Carrying Word to Far West
Pinkham lived across the Ray County line, not far from where to battle occurred. At least some of the three captured were members of the spy company. Because Bogart was under state orders, questioning spies would be appropriate. Yet, his raid on the Parson home in Caldwell County was probably beyond his command.
A spy company member, Joseph Holbrook, says, "I volunteered to go the south line of the County of Caldwell next to Ray County to see what the mob in that quarter were about, with brother Amasa Lyman." [Holbrook Autobiography; see Mike Riggs, "Danitism in Nauvoo," Restoration Studies, VII, 105, n50].
After encountering Bogart's forces inside Caldwell County, Joseph Holbrook recalled, "I in company with Brother [David] Juda [Judy] started for Far West where we arrived about midnight. We informed our brethren of the danger there was in that quarter and about 60 men volunteered to go down and see what the mob was about." [Joseph Holbrook, http://www.farwesthistory.com/plumcre.asp]. Joseph Holbrook was a member of the spy company.
Another member of Amasa Lyman's spy company subsequently stated [speaking in the third person], "that on or about day of 24th October he went to Bunkham's [Buncombe] Strip a distance of about twelve miles from his Stopping place [Far West] in Caldwell County, to See one Mr. Pinkham on business [reconnaissance]; while there he was Surprised & made prisoner by Some armed men. he was Stripped and Searched to see if he had any arms, by which he lost a Jack-knife the only weapon, offensive or defensive which he had about him; the armed men he believes were fifteen in number, two of whom Caught him by the Collar, thrust him out of doors, dragged him over a panel [sic] of fence so vehemently as to do him bodily injury while at the same time a third one facilitated my his Course by the application of his foot to the rear of my his body—When over he was asked if he was a mormon, for to which he replied that he was; this affient further says that he was threatened by his Captors, that "'he would never see home again.'" &c. he was then Compelled to march… in[to] the camp with his Captors" [Affidavit of William Seely of Scott County Illinois, taken January 20th, 1840, Mormon Redress Petitions, 532-533].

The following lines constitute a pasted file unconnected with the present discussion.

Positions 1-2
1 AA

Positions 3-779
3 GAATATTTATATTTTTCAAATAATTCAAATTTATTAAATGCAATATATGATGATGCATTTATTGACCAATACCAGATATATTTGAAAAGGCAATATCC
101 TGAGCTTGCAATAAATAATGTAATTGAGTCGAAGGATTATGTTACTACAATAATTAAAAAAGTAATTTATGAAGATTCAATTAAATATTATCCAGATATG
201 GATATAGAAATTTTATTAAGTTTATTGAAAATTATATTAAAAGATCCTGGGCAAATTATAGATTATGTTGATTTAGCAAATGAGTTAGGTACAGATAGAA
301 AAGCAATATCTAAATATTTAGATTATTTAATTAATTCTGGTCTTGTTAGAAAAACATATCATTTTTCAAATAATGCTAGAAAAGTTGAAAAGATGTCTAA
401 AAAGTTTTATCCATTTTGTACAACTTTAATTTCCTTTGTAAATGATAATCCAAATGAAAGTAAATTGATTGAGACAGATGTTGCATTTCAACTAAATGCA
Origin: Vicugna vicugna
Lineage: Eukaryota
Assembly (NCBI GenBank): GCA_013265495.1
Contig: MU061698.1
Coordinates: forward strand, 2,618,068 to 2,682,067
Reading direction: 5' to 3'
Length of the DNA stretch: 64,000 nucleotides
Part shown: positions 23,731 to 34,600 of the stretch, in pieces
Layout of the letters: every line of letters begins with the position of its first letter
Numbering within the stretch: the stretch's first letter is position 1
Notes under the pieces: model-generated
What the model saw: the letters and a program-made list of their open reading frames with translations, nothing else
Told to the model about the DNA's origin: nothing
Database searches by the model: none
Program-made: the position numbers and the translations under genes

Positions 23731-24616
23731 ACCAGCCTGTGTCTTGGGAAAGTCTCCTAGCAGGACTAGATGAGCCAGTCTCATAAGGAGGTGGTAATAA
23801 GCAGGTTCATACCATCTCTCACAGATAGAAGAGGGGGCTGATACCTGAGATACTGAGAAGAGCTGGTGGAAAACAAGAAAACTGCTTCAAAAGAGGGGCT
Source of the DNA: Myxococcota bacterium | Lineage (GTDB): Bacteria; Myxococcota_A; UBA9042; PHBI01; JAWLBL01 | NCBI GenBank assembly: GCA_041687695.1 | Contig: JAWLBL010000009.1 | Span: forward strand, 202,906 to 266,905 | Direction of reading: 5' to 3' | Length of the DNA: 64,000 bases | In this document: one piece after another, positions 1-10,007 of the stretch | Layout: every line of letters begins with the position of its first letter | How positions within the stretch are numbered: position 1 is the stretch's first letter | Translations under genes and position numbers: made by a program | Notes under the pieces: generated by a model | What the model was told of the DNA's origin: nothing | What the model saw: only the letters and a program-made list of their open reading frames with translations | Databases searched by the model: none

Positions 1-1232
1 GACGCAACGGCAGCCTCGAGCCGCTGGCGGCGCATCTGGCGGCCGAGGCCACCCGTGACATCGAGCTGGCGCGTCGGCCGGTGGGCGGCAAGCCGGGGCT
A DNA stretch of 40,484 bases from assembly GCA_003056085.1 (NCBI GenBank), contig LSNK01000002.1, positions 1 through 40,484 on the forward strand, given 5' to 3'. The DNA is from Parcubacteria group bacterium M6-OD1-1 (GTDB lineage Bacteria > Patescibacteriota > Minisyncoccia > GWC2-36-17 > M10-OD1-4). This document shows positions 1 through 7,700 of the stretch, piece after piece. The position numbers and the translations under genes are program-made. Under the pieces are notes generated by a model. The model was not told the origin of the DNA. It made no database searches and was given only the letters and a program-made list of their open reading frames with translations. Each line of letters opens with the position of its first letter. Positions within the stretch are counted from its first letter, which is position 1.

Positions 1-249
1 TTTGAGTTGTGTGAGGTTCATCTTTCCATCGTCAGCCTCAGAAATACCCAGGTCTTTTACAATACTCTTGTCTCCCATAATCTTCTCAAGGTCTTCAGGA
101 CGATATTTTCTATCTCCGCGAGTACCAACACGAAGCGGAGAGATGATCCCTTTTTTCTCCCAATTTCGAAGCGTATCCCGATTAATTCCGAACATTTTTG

Addison Green, another individual captured by Bogart related, "I was peaceably walking the highroad in Ray county, state of Missouri, I was molested and taken prisoner by ten armed men, who took from me one double-barrel fowling piece and equipage, threatening to blow out my brains and swore that if I was a Mormon they would hang me without further ceremony. They had previously been to my lodging and taken my horse, saddle, and bridle. All was then taken into the woods about one mile to Bogart's camp." [Addison Green, statement, Quincy, Illinois, March 17, 1840, Millennial Star, 17: 646].